Dodgers sacrifice short-term gains (a win Wednesday) for long-term goals (World Series)


Sometimes, the Dodgers will pull out all the stops to secure a win.

More often, however, the first-place club makes decisions with the big picture in mind.

In a 7-6 loss to the Colorado Rockies on Wednesday night at Coors Field, the Dodgers stuck to that latter approach. In the interest of self-preservation, and ensuring their already banged-up roster doesn’t risk more losses, they entered the ninth inning without two potentially key players — rolling the dice in a game the Rockies walked off with a sacrifice fly.

The first key personnel decision came in the bottom of the seventh, when slumping utilityman Chris Taylor replaced streaking veteran Teoscar Hernández in right field.

At the time, the Dodgers were only leading 6-4 — thanks largely to a three-run double from Shohei Ohtani in the second inning and a two-run double from Jason Heyward in the fifth.

Hernández has been taken out of games early for rest before, but never when the score was so tight.

However, as manager Dave Roberts explained it postgame, the decision was based on more than just Wednesday. So far this season, Hernández has started all 76 of the Dodgers’ games. His body has held up, evidenced by his 18 home runs, .255 batting average and team-most 54 RBIs. But Roberts nonetheless looks for times to “get him off his feet.” Wednesday was the ninth time he’d come out of a game early.

“Coming into this series, I was considering giving him a day off,” Roberts said, mindful of the mile-high altitude at the Rockies’ home ballpark.

But, after Hernández grounded out in the seventh, Roberts felt the final three innings of Wednesday night would suffice.

“I felt like having CT out there to give Teo a few innings off his feet could be beneficial going into a day game [on Thursday],” Roberts said, noting that now, Hernández “could help us win a game tomorrow.”

The only problem: The Dodgers’ Wednesday night lead evaporated in the blink of an eye.

First, Roberts’ decision to try and get an extra inning out of pitcher Bobby Miller — who gave up five runs in 6⅓ innings in his first start since early April, having missed more than two months with a shoulder injury — backfired.

Miller hung a two-strike changeup to leadoff man Sean Bouchard. A batter later, Roberts was summoning reliever Daniel Hudson from the bullpen.

“He competed really well, and it was good to see him get into the seventh inning,” Roberts said of Miller, who settled down after yielding a three-run homer in the first, thanks in large part to three double plays turned behind him. “I thought there were some good throws in there, some things we have to clean up as far as the consistency of the throw. But to have him out there and give us a chance to win, was big.”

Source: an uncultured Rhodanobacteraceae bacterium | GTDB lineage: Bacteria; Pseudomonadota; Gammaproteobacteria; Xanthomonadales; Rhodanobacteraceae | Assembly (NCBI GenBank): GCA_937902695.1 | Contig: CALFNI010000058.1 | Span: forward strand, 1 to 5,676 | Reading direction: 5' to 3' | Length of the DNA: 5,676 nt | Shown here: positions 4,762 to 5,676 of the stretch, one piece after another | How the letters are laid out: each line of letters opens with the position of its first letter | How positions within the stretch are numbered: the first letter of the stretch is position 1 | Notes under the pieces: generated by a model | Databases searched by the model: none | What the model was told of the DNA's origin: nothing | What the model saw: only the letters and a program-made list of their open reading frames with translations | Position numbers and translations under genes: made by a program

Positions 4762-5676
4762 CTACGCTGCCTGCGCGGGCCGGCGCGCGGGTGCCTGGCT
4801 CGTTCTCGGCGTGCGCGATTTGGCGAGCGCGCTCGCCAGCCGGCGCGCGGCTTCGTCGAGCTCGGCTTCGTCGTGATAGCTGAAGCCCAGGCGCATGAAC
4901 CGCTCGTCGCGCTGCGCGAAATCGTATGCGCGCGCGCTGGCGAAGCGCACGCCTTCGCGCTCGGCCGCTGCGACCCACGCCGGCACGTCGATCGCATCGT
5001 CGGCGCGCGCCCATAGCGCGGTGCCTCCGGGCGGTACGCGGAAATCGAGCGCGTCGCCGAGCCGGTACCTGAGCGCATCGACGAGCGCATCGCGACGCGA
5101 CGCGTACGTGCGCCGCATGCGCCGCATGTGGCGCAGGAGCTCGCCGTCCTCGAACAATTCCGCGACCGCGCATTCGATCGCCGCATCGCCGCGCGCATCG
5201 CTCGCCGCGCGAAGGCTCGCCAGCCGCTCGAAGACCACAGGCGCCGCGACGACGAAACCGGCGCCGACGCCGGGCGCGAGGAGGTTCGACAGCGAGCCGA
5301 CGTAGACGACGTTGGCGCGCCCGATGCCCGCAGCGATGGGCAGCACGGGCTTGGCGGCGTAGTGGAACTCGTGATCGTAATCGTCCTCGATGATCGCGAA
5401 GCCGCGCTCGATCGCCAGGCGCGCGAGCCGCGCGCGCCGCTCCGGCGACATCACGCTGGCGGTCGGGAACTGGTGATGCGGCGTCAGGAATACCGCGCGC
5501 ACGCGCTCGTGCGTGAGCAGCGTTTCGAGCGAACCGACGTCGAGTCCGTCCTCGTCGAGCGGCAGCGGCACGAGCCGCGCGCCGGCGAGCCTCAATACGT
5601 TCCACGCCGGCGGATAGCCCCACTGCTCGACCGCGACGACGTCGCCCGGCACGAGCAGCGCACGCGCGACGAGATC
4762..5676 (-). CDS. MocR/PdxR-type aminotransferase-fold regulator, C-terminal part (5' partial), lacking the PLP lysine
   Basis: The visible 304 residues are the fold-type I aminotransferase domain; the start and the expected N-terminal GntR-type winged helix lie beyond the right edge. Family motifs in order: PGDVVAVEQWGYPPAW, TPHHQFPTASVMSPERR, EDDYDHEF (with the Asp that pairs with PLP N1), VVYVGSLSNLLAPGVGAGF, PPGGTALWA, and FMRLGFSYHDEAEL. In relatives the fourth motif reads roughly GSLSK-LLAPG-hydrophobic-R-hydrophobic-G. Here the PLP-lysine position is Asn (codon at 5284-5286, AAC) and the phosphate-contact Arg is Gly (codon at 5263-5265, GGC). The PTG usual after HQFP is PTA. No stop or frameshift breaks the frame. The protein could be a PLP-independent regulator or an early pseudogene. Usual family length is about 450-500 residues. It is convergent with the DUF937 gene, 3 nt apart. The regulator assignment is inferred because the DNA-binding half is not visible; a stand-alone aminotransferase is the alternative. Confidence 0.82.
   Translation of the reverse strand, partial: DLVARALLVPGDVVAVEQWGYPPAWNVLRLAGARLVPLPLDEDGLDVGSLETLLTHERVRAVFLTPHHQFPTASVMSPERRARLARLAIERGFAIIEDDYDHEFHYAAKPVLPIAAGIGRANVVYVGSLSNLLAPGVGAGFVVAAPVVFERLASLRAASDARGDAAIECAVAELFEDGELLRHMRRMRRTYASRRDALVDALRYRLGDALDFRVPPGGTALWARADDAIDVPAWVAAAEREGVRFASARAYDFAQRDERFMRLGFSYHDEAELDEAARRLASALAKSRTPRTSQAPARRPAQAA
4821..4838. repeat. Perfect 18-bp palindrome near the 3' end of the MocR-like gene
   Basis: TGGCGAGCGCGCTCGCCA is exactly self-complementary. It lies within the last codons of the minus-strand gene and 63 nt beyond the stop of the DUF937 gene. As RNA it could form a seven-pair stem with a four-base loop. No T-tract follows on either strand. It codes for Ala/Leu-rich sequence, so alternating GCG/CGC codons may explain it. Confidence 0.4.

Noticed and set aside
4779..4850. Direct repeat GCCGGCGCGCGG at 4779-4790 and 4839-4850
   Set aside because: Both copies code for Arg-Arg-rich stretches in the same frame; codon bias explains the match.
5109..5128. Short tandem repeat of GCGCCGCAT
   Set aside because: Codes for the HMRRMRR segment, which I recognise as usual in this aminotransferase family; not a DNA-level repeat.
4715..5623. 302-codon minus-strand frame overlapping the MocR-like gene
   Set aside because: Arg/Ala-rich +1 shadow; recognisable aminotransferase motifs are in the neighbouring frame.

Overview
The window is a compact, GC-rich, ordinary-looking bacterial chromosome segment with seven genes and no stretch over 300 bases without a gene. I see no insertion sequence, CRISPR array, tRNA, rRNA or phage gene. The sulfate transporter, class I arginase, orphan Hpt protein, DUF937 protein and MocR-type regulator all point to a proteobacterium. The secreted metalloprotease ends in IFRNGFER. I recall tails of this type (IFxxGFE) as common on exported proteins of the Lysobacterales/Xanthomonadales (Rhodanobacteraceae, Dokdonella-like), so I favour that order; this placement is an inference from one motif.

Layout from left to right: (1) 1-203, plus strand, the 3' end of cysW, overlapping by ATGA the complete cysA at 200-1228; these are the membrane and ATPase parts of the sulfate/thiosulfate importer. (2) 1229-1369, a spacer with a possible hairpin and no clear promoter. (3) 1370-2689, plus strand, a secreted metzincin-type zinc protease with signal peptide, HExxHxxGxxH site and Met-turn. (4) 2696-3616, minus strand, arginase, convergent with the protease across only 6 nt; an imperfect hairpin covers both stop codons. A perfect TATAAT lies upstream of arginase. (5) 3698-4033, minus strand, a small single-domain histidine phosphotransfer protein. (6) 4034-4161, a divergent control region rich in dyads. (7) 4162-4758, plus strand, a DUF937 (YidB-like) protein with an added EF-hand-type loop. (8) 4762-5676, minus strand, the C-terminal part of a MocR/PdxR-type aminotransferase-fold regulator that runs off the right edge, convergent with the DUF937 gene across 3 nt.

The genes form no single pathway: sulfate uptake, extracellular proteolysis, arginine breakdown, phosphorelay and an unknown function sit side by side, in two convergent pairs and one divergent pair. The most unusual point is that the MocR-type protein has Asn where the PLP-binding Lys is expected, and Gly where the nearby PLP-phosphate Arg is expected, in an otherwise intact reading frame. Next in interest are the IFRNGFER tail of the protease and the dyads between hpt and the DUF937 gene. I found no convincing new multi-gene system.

After Miller exited, however, the rest of the inning started to spiral.

Third baseman Cavan Biggio booted a grounder with one out, on the same play Miller’s inherited runner scored. The Rockies’ No. 9 hitter, Adael Amador, lined a double just past center fielder Andy Pages in the next at-bat, setting up Brenton Doyle for a tying sacrifice fly.

The score remained knotted at 6-6 into the ninth, when Hernández’s spot in the order came back around.

Batting in his place, Taylor hit a sharp line drive that was snagged at second for the inning’s second out. While Pages doubled in the next at-bat, pinch-hitter Miguel Rojas flied out to retire the side.

“CT had a good at-bat,” Roberts said. “We didn’t lose the game because Teo came out.”

The Dodgers’ other key personnel decision, though, proved more costly.

In the bottom of the ninth, the Dodgers hadn’t yet burned closer Evan Phillips, or top left-hander Alex Vesia. With a left-handed-heavy portion of Colorado’s lineup due up, and Phillips being saved for a potential save situation in extra innings, the situation seemed suited for Vesia and his bullpen-best 1.10 ERA.

Except, after pitching Tuesday night, and warming up for an appearance that never came on Monday, the Dodgers decided not to push Vesia for a third-straight night.

Low-leverage right-hander Yohan Ramírez came trotting to the mound instead.

Back-to-back singles put two runners quickly aboard. A ground ball for the first out moved the lead man, Jake Cave, to third.

With one out, Doyle came back to the plate simply needing another fly ball. On the second pitch of his at-bat, he got one, skying the game-winning sacrifice fly plenty deep to center.

The Dodgers succeeded in protecting two key players. But they failed to hold on for a win at the same time.

“You have to look at the short term,” Roberts said, “but also the long term of how you manage the players’ workload, certainly the players who play every day.”

Of course, these are the small sacrifices the team is willing to make in the middle of June, as they hold a nine-game division lead and near certain odds of reaching the postseason.

Already this week, they lost star shortstop Mookie Betts and starting pitcher Yoshinobu Yamamoto. Third baseman Max Muncy has been out since May 15. Several other key relievers remain on the shelf.

They hope that nights like Wednesday will help prevent further losses; that come October, the roster will be fresh and back near full health.

If that means risking a few games during the regular season, so be it, club decision-makers have repeatedly decided.

The Dodgers have their eyes on a World Series. Wednesday epitomized the trade-offs they believe are required to pursue it.



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